On a different level, the science of willpower and self-control confirm that your willpower — or energy levels — are strongest immediately following sleep.
So, your brain is the most attuned first thing in the morning, and so are your energy levels. Consequently, the best time to do your best work is during the first three hours of your day.
I used to exercise first thing in the morning. Not anymore. I've found that exercising first thing in the morning actually sucks my energy, leaving me with less than I started.
Lately, I've been waking up at 5 AM, driving to my school and walking to the library I work in. While walking from my car to the library, I drink a 250 calorie plant-based protein shake (approximately 30 grams of protein).
Donald Layman, professor emeritus of nutrition at the University of Illinois, recommends consuming at least 30 grams of protein for breakfast. Similarly, Tim Ferriss, in his book, The 4-Hour Body, also recommends 30 grams of protein 30 minutes after waking.
Protein-rich foods keep you full longer than other foods because they take longer to leave the stomach. Also, protein keeps blood-sugar levels steady, which prevent spikes in hunger.
I get to the library and all set-up by around 5:30 AM. I spend a few minutes in prayer and meditation, followed by a 5–10-minute session in my journal.
The purpose of this journal session is to get clarity and focus for my day. I write down my big picture goals and my objectives for that particular day. I then write down anything that comes to my mind. Often, it relates to people I need to contact or ideas related to a project I'm working on. I purposefully keep this journal session short and focused.
By 5:45, I'm set to work on whatever project I'm working on, whether that's writing a book or an article, working on a research paper for my doctoral research, creating an online course, etc.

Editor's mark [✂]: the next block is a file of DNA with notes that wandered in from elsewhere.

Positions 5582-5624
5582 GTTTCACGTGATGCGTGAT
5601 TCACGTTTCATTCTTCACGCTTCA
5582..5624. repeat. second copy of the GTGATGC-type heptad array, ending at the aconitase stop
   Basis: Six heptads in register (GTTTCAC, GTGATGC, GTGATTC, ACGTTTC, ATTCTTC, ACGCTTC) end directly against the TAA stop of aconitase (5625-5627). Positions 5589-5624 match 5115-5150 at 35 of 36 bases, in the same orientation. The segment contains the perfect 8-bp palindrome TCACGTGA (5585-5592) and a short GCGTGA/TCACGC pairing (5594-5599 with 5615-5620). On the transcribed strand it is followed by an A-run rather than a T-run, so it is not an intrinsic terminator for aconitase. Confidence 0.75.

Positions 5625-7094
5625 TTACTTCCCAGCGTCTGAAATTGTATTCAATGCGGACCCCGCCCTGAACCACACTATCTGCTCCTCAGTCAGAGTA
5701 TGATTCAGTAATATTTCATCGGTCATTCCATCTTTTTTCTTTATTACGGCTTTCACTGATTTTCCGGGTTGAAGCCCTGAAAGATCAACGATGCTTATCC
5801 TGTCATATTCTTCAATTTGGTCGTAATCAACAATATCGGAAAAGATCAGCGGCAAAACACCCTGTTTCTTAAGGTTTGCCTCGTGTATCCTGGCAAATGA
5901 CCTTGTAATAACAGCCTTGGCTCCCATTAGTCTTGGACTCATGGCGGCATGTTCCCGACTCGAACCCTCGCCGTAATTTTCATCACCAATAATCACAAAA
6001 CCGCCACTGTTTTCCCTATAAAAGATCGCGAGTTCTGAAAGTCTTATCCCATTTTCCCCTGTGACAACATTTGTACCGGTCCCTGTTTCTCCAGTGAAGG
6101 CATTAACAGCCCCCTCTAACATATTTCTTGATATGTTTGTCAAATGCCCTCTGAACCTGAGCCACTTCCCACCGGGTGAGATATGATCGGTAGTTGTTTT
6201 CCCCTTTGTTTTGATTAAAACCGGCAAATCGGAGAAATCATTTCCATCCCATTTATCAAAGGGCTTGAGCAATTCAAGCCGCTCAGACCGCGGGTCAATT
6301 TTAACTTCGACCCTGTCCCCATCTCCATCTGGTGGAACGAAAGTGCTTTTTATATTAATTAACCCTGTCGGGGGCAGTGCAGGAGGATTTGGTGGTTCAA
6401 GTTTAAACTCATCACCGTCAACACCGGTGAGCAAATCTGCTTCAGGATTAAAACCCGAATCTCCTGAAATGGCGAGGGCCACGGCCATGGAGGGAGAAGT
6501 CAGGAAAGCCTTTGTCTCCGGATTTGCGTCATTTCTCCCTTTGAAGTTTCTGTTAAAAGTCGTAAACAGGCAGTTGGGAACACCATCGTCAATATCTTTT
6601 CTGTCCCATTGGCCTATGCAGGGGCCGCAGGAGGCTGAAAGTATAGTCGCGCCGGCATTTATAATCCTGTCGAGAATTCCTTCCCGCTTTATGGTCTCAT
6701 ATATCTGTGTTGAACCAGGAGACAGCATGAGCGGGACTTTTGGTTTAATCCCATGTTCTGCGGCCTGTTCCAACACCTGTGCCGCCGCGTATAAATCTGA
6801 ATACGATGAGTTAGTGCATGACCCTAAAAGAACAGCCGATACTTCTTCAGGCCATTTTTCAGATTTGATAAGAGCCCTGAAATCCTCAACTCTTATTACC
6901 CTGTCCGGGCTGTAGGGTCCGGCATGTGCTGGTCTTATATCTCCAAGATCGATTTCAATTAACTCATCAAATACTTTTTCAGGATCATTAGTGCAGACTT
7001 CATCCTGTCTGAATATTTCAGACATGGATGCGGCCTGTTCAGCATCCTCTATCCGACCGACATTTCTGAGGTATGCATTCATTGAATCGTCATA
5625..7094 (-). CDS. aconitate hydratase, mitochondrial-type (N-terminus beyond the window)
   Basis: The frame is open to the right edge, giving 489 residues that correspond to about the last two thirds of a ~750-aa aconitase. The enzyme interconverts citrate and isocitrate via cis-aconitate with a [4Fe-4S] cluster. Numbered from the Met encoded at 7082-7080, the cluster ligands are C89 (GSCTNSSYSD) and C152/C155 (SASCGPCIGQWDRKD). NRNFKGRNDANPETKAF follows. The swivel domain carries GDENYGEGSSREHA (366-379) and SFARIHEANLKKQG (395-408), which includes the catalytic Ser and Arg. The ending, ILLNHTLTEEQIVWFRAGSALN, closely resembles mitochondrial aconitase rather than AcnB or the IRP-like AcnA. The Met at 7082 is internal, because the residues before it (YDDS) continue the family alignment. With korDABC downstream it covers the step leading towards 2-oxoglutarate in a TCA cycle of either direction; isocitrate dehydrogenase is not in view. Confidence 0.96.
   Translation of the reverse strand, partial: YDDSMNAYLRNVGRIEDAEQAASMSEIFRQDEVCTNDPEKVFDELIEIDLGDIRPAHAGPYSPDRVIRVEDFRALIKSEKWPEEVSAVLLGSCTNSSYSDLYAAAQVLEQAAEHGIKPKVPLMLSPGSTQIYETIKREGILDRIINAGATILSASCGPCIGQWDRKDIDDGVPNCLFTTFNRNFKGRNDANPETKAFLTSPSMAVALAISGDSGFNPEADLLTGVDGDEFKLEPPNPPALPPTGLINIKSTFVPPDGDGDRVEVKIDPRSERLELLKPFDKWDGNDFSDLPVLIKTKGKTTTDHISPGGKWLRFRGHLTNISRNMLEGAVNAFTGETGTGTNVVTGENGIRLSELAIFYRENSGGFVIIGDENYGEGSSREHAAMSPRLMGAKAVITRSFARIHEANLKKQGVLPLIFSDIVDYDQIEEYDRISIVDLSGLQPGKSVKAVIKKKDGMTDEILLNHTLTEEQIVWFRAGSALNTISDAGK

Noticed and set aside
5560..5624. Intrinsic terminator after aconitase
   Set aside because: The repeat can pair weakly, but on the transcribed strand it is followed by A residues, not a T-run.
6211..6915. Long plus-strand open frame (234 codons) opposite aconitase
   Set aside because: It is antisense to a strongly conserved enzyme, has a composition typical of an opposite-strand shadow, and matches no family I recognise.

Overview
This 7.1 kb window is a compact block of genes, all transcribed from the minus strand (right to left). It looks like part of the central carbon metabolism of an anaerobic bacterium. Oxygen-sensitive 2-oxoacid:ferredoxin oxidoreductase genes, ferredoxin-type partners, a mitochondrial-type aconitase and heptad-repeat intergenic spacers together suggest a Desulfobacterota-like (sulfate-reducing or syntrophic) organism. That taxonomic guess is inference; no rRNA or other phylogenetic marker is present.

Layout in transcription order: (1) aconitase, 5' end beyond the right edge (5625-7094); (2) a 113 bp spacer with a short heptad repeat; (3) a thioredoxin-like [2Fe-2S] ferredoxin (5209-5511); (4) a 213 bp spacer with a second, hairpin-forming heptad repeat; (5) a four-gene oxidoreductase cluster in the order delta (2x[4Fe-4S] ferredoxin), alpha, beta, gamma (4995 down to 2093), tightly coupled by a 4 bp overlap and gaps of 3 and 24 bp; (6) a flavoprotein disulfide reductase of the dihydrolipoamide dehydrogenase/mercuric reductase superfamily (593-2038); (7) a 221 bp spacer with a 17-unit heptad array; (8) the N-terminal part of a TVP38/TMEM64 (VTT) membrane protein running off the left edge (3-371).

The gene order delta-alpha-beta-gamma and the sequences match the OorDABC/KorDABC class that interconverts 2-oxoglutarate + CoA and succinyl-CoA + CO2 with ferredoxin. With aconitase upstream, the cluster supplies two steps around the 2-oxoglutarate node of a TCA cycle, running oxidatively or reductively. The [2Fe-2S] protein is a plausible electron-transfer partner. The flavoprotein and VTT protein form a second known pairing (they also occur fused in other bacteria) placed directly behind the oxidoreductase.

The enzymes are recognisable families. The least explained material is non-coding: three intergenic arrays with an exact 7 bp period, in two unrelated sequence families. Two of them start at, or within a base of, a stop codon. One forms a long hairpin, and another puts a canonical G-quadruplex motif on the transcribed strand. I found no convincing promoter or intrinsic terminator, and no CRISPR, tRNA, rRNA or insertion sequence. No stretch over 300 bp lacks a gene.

Starting work this early may seem crazy to you, but I've been shocked by how easy it is to work for 2–5 hours straight without distractions. My mind is laser at this time of day. And I don't rely on any stimulants at all.
Between 9–11AM, my mind is ready for a break, so that's when I do my workout. Research confirms that you work out better with food in your system. Consequently, my workouts are now a lot more productive and powerful than they were when I was exercising immediately following sleep.
After the workout, which is a great mental break, you should be fine to work a few more hours, if needed.
If your 3–5 hours before your workout were focused, you could probably be done for the day.
Protect Your Mornings
I understand that this schedule will not work for everyone. There are single parents with kids who simply can't do something like this.
We all need to work within the constraints of our unique contexts. However, if you work best in the morning, you gotta find a way to make it happen. This may require waking up a few extra hours earlier than you're used to and taking a nap during the afternoon.
Or, it may require you to simply focus hardcore the moment you get to work. A common strategy for this is known as the "90–90–1" rule, where you spend the first 90 minutes of your workday on your #1 priority. I'm certain this isn't checking your email or social media.
Whatever your situation, protect your mornings!